Heavy metal stress is a major growth-and yield-limiting factor for plants. Heavy metals include essential metals (copper, iron, zinc, and manganese) and non-essential metals (cadmium, mercury, aluminum, arsenic, and lead). Plants use complex mechanisms of gene regulation under heavy metal stress. MicroRNAs are 21-nucleotide non-coding small RNAs as important modulators of gene expression post-transcriptionally. Recently, high-throughput sequencing has led to the identification of an increasing number of heavy-metal-responsive microRNAs in plants. Metal-regulated microRNAs and their target genes are part of a complex regulatory network that controls various biological processes, including heavy metal uptake and transport, protein folding and assembly, metal chelation, scavenging of reactive oxygen species, hormone signaling, and microRNA biogenesis. In this review, we summarize the recent molecular studies that identify heavy-metal-regulated microRNAs and their roles in the regulation of target genes as part of the microRNA-associated regulatory network in response to heavy metal stress in plants.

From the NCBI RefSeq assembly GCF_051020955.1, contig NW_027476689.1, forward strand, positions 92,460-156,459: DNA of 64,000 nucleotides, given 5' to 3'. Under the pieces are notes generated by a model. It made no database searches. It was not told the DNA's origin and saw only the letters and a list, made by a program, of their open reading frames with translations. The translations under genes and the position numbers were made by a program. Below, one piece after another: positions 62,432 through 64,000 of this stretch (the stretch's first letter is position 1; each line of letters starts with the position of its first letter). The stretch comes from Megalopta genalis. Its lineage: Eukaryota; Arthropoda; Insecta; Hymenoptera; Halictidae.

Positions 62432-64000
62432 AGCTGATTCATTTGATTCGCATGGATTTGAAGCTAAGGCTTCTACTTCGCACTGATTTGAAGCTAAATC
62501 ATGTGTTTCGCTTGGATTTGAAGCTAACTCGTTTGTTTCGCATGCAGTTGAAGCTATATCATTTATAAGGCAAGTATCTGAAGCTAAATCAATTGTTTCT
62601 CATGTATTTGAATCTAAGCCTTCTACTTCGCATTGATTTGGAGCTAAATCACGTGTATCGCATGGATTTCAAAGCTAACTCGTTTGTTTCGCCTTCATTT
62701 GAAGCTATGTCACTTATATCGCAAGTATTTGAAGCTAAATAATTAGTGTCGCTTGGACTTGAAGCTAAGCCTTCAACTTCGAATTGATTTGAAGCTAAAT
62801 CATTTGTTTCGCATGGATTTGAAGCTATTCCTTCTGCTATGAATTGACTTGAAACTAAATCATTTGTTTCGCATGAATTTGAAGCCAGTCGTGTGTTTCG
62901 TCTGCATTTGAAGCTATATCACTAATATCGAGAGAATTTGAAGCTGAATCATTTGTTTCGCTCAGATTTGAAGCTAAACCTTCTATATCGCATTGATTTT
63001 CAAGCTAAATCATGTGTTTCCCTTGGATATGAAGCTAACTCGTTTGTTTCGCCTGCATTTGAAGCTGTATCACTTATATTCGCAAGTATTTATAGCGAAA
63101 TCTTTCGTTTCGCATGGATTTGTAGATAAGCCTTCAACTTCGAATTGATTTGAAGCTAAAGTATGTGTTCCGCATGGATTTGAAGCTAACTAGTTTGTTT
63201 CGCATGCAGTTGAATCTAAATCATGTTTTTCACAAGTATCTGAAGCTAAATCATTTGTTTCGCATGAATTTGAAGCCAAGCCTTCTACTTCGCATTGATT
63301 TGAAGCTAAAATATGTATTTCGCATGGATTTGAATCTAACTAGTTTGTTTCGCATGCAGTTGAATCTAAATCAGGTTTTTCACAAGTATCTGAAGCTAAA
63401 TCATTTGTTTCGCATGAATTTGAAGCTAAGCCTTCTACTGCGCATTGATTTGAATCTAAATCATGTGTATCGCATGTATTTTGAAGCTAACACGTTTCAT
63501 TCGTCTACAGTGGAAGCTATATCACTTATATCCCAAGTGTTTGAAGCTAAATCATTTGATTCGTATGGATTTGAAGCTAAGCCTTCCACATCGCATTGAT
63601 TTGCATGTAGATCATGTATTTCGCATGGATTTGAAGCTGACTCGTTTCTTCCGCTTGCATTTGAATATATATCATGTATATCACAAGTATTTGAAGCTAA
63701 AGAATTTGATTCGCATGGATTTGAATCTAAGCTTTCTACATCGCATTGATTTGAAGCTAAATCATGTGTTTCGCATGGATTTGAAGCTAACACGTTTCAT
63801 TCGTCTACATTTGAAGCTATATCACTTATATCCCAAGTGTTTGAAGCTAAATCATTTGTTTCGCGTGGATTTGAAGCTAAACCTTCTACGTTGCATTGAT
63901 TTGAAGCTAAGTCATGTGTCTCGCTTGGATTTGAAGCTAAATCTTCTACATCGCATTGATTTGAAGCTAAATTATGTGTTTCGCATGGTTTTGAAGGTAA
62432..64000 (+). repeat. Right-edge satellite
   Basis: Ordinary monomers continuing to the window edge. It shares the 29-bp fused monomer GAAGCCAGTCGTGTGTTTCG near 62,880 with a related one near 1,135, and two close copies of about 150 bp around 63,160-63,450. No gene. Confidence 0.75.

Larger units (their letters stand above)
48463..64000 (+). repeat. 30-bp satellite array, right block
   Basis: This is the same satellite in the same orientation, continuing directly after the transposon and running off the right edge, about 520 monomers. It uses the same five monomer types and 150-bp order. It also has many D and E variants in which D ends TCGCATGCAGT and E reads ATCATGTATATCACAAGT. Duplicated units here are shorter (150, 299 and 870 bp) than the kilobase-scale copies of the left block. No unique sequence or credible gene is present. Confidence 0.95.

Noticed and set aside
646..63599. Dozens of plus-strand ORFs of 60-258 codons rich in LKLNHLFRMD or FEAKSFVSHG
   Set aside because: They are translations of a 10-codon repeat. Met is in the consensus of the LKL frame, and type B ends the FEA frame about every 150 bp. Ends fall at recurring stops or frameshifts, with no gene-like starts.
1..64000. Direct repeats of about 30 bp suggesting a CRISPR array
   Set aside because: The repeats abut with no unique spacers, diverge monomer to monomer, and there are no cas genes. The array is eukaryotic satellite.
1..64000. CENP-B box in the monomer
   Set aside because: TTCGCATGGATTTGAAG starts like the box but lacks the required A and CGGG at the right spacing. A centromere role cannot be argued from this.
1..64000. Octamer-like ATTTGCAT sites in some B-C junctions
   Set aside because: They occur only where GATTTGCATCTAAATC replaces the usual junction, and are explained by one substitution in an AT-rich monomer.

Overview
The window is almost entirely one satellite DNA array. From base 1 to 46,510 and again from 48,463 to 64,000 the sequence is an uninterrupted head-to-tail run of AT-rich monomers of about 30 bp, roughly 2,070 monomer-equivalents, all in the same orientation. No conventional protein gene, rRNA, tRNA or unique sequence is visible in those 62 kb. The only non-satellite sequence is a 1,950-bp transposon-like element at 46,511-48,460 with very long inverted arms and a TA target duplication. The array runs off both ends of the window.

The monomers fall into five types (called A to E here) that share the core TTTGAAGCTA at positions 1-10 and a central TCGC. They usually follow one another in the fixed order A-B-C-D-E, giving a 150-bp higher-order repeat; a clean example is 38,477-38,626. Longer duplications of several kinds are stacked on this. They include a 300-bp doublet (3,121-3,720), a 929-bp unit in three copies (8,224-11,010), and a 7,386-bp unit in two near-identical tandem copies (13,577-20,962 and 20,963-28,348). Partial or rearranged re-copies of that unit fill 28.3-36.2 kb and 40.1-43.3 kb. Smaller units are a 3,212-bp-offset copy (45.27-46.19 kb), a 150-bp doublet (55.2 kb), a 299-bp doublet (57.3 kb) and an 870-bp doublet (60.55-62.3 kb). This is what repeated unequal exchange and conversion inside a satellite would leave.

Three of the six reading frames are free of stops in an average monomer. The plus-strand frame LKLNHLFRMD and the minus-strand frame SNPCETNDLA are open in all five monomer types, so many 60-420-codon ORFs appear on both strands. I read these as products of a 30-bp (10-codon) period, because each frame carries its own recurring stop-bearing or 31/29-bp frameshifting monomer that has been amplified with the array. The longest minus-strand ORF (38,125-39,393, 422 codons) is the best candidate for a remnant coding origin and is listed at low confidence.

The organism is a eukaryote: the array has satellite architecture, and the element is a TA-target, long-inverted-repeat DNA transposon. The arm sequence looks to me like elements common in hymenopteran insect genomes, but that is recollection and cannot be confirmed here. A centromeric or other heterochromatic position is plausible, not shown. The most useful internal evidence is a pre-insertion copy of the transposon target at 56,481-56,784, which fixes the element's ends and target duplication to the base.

Scopus Subject Areas
- Agricultural and Biological Sciences(all)
- gene regulation
- heavy metal